United Football League Blog

Recently, the UFL has named J.P. Losman the first signed player of the new football league, the United Football League. This is a big step for the league to take, and this signing will be followed by many more.

This league has a lot of potential ahead of it, and that is because the UFL isn't trying to compete with the NFL. History has shown us that the NFL will stay on top as long as it exists. The UFL Commissioner Michael Huyghue has already made positive comments about the possibility of his league becoming the NFL's minor league. The minor league addition for the NFL would be a lot different than the minor league that exists for the MLB.

The biggest factor for the UFL is that the players will be paid more than practice squad members of NFL teams on average. This will pull away low-key players in the NFL, and these players are important for scouting purposes. Every team makes an effort to be prepared for their opponent every week. Given these facts, I have formed an opinion about how the NFL and UFL will interact.

First, it will not be long until the NFL decides to attain the rights of the UFL and turn this upstart league into the NFL minor league. There are two realms of interaction that would benefit both leagues.

The first phase of interaction is obvious. Transferring players between the two leagues will benefit the NFL and the UFL because players will be better prepared for the tempo of the professional level. There would be a true gap-stop between collegiate and professional football. Majority of the fans, players, and officials believe that this is a really smart idea.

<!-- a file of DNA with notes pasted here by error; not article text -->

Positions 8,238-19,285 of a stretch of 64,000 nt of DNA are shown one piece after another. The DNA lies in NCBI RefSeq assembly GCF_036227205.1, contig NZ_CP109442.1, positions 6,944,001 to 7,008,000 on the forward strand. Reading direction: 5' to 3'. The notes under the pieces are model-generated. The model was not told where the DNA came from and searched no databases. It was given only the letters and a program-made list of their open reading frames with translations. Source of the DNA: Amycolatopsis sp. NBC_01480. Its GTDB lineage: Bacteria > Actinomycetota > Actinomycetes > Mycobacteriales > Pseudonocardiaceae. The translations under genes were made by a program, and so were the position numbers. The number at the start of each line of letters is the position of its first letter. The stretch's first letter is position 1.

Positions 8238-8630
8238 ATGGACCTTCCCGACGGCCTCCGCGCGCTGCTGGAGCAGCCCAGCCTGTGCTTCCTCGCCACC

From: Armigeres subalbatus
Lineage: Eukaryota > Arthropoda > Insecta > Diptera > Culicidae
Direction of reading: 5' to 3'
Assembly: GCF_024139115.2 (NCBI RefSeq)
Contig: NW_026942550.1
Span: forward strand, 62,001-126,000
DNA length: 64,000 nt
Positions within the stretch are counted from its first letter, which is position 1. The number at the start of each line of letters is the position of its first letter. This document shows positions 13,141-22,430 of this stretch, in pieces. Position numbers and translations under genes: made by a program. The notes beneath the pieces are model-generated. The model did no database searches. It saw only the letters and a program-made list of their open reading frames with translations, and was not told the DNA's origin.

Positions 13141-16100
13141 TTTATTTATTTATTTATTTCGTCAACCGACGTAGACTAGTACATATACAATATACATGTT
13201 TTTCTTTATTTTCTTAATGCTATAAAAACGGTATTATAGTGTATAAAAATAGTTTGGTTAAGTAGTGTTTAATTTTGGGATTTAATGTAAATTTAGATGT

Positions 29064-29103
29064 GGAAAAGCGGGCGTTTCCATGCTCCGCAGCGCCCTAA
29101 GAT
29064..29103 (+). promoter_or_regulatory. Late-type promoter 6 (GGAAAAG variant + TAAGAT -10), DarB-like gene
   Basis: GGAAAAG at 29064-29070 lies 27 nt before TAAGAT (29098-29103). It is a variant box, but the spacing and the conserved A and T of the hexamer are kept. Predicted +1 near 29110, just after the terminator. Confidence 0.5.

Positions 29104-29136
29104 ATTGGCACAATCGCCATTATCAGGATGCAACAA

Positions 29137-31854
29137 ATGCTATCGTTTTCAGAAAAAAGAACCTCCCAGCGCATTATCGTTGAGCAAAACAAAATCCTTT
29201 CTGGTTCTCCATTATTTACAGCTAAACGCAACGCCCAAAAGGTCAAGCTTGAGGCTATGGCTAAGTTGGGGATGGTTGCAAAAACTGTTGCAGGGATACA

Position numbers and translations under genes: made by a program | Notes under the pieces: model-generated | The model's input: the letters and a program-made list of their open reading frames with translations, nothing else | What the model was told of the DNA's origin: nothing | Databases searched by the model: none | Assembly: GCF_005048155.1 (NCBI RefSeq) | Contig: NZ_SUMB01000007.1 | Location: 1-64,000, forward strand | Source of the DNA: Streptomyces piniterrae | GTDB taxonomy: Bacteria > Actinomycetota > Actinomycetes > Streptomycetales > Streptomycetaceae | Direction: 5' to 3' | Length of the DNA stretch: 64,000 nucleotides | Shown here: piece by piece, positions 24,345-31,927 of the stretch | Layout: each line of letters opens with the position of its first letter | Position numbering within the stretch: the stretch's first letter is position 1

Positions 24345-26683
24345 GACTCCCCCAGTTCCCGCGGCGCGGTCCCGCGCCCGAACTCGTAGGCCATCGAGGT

The second phase of the interaction is something that not many fans have given a lot of thought. The UFL would very likely perform practice squad duties for the NFL as well as play in their own games. While this could become a very tedious and tiring process, this would only benefit the NFL. I would imagine that specific teams would travel to NFL sites for certain periods of time in order to supply services as a scout team. The limited number of practice squad members at this point is negated, and the practices become more effective.

How do the practices become more effective? Well, instead of a practice squad in place, the NFL teams would get a "look" from a UFL team that has worked together for a long period of time (In order for this to be a realistic viewpoint, the UFL or minor league would have to field at least the same amount of practice units/teams that the NFL has). This familiarity between players would allow the UFL squad to raise its intensity during practices. The NFL teams would most likely have to work a lot harder in order to prevent being outdone by the UFL squad. The result of this is every NFL team would sharpen their concentration for games, and the regular season & postseason games would become more exciting for the fans.

This excitement is sure to bring higher revenue, which the NFL would have to give part to the UFL.

The problems with this league are that they lend themselves a little too much to the NFL. The movement of players would not cause a cohesive unit to take place. In order to prevent this, the UFL would have to solidify itself with some players that would stay for longer than 1 year. It'll be difficult to find those types of players, but they may be out there.

The UFL has to balance how many players stay, and joining the NFL would help that a lot.

We'll get to see how the UFL pans out, but I believe that I've stated the best course of action that this league can take.

Thanks for reading my first blog. Hopefully, you'll be reading more of my blogs in the future.

FBP

Category: NFL
Tags: NFL, UFL
 
 
 
 
 
The views expressed in this blog are solely those of the author and do not reflect the views of CBS Sports or CBSSports.com